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Admiral David D. Porter, The Naval History of the Civil War., Chapter 44: battle of Mobile Bay. (search)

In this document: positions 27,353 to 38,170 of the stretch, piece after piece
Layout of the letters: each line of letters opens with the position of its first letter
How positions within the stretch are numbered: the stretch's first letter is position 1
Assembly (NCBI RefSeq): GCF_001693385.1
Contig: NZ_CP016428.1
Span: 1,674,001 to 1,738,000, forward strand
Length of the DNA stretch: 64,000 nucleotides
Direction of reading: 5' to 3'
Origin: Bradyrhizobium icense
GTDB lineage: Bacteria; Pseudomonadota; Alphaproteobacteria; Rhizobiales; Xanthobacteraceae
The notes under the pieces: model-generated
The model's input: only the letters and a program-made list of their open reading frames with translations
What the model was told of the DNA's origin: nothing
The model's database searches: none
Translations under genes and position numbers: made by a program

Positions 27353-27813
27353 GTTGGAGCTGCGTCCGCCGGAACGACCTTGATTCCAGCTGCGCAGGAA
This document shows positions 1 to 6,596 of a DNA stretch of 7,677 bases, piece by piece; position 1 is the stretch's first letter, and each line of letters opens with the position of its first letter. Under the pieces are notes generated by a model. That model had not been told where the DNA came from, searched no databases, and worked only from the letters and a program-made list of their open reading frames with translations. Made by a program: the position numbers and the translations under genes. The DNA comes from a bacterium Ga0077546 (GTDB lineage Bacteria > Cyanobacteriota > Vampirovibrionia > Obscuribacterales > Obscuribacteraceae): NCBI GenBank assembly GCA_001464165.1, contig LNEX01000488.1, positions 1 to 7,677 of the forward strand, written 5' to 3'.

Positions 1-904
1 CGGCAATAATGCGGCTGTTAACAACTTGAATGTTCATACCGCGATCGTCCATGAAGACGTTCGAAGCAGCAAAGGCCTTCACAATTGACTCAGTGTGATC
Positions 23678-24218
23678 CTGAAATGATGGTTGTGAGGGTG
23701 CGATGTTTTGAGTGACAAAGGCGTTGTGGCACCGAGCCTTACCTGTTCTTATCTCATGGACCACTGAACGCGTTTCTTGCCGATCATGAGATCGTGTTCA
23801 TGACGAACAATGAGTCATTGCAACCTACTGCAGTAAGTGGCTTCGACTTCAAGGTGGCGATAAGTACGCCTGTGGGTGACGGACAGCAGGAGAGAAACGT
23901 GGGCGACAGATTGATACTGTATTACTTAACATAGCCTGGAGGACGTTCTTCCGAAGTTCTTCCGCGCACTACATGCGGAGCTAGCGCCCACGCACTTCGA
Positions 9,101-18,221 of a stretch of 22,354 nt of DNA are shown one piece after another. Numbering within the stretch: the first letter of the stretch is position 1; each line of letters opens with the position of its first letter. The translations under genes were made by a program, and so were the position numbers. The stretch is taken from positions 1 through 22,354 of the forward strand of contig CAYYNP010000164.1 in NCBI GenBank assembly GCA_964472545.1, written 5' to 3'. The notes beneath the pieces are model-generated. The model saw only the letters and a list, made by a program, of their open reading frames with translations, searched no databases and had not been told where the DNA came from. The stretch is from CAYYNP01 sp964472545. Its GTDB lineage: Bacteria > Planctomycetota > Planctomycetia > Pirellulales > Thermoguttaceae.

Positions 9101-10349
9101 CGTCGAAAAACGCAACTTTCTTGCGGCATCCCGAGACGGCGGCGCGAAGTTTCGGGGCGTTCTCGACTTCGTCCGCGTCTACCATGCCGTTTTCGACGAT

tanding fearlessly on. as if conscious that he was more than a match for the Federals. And now commenced one of the most remarkable combats known throughout the war — in fact, one of the fiercest naval battles on record. The Monongahela, Commander Strong, was the first vessel that had the honor of striking the Tennessee, which she did squarely and fairly, with a good head of steam; but the only result was that the ramming vessel carried away her cast-iron prow, together with the cut-water, wThe officers and crew of the Kennebec performed their duties gallantly under the enemy's fire. When lashed alongside the Monongahela I sent Acting-Ensign J. D. Ellis, in charge of a gun's crew, to work a gun there, under the observation of Captain Strong, where he acted nobly. I beg leave to call your attention to the good conduct of Acting-Ensign H. E. Tinkham, who, when seriously wounded by the explosion of a shell from the rebel ram Tennessee,and when the vessel was supposed to be on fi